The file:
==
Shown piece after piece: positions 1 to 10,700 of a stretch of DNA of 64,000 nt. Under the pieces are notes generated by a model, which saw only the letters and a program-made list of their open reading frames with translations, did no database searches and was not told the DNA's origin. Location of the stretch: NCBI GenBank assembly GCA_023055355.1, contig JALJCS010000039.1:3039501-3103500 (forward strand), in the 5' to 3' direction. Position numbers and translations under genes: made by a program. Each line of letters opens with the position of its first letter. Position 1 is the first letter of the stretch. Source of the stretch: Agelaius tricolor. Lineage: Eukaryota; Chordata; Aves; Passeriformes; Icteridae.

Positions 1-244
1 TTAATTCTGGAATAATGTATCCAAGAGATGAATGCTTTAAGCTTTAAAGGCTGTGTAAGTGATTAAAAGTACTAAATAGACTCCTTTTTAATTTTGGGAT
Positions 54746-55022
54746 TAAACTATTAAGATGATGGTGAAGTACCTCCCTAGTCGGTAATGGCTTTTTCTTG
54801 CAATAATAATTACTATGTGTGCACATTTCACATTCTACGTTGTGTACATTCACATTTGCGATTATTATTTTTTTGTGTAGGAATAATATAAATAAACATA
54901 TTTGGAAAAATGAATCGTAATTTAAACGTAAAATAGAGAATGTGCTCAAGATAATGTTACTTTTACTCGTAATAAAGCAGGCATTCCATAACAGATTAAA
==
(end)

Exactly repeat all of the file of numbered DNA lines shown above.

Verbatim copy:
Shown piece after piece: positions 1 to 10,700 of a stretch of DNA of 64,000 nt. Under the pieces are notes generated by a model, which saw only the letters and a program-made list of their open reading frames with translations, did no database searches and was not told the DNA's origin. Location of the stretch: NCBI GenBank assembly GCA_023055355.1, contig JALJCS010000039.1:3039501-3103500 (forward strand), in the 5' to 3' direction. Position numbers and translations under genes: made by a program. Each line of letters opens with the position of its first letter. Position 1 is the first letter of the stretch. Source of the stretch: Agelaius tricolor. Lineage: Eukaryota; Chordata; Aves; Passeriformes; Icteridae.

Positions 1-244
1 TTAATTCTGGAATAATGTATCCAAGAGATGAATGCTTTAAGCTTTAAAGGCTGTGTAAGTGATTAAAAGTACTAAATAGACTCCTTTTTAATTTTGGGAT
Positions 54746-55022
54746 TAAACTATTAAGATGATGGTGAAGTACCTCCCTAGTCGGTAATGGCTTTTTCTTG
54801 CAATAATAATTACTATGTGTGCACATTTCACATTCTACGTTGTGTACATTCACATTTGCGATTATTATTTTTTTGTGTAGGAATAATATAAATAAACATA
54901 TTTGGAAAAATGAATCGTAATTTAAACGTAAAATAGAGAATGTGCTCAAGATAATGTTACTTTTACTCGTAATAAAGCAGGCATTCCATAACAGATTAAA